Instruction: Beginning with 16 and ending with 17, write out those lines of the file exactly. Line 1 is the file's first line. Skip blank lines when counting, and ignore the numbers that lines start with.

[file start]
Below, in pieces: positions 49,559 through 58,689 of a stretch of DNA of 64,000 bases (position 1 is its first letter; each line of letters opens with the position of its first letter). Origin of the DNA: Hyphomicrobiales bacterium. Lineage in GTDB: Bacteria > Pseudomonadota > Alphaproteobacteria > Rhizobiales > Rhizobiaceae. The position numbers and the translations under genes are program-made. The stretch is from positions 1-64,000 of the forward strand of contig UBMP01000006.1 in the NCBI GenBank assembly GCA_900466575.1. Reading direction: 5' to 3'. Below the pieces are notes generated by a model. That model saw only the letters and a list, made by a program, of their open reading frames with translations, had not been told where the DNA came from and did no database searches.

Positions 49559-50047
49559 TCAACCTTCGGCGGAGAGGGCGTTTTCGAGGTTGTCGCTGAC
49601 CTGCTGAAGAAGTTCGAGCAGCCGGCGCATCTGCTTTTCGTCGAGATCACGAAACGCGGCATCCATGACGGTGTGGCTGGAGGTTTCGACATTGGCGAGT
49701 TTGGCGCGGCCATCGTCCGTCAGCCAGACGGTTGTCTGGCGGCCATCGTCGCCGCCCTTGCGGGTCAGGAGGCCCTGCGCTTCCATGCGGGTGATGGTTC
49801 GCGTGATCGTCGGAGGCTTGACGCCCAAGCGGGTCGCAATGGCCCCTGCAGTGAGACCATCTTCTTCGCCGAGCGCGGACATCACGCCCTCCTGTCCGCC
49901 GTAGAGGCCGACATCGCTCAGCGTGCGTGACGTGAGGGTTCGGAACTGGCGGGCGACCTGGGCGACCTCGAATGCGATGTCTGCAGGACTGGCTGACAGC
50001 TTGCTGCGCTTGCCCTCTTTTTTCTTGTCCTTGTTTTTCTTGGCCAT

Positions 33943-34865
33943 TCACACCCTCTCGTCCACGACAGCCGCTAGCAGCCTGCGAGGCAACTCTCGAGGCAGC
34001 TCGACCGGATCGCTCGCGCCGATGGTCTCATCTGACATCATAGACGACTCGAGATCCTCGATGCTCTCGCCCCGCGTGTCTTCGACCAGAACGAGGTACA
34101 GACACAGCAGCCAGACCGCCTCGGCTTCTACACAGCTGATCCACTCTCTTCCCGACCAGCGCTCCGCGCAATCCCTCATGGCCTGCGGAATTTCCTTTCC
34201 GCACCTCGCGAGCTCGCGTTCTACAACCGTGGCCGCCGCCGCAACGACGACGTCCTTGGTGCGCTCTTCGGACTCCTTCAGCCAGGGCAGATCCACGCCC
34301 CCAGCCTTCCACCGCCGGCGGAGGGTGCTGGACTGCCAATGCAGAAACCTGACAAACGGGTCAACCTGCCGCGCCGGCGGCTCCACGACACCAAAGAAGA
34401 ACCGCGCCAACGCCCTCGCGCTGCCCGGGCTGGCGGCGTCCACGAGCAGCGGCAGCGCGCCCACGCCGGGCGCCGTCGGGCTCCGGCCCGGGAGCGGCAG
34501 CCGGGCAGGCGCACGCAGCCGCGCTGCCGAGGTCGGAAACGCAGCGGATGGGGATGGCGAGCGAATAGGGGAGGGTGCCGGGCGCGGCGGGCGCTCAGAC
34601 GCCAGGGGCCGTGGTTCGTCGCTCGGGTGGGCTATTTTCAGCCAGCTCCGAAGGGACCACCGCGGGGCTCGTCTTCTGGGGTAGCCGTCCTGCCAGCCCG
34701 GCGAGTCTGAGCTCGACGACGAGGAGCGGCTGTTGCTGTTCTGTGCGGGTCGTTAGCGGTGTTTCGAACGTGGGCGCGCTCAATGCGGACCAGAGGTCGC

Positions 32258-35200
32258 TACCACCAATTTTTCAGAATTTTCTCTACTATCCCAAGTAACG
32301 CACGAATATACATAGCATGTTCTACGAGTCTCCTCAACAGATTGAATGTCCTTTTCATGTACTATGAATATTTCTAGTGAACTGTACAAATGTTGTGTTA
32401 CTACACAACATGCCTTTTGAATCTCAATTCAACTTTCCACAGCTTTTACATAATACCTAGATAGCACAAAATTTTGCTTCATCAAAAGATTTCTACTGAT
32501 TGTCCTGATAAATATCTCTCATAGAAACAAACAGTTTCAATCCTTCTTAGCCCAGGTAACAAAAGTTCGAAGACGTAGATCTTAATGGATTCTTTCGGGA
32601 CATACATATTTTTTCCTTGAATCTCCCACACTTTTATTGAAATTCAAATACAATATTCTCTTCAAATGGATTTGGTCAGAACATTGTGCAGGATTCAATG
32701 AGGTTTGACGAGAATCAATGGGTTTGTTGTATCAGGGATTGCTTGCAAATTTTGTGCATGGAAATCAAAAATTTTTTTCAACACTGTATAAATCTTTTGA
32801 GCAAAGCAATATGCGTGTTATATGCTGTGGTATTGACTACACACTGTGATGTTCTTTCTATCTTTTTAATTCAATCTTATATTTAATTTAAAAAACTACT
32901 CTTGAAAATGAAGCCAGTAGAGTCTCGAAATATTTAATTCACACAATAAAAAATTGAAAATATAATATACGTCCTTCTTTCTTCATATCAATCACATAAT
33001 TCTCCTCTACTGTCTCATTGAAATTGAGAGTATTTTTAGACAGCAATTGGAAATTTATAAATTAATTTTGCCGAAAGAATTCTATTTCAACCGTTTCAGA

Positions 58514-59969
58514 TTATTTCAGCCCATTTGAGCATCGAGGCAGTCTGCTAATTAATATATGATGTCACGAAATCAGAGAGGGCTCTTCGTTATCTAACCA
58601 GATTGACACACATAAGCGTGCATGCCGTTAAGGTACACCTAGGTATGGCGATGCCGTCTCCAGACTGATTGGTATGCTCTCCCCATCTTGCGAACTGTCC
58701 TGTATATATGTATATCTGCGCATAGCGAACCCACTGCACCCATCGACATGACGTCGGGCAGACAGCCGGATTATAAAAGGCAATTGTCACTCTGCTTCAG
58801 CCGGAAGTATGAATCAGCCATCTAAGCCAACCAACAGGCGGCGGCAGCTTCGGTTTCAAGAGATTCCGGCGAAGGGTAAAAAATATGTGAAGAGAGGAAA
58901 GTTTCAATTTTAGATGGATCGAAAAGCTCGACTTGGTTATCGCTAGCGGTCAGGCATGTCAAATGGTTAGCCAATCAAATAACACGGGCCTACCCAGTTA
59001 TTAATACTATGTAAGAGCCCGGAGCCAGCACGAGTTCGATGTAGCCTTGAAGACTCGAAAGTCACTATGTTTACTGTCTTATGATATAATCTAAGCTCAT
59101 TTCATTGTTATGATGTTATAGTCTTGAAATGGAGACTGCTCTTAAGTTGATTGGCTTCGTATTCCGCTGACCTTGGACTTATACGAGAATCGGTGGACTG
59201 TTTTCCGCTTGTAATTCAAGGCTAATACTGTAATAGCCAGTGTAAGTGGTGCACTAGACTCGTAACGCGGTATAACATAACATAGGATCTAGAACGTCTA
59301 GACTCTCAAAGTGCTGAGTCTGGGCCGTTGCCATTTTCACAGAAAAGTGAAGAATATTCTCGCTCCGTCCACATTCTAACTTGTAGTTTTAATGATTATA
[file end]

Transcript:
34501 CCGGGCAGGCGCACGCAGCCGCGCTGCCGAGGTCGGAAACGCAGCGGATGGGGATGGCGAGCGAATAGGGGAGGGTGCCGGGCGCGGCGGGCGCTCAGAC
34601 GCCAGGGGCCGTGGTTCGTCGCTCGGGTGGGCTATTTTCAGCCAGCTCCGAAGGGACCACCGCGGGGCTCGTCTTCTGGGGTAGCCGTCCTGCCAGCCCG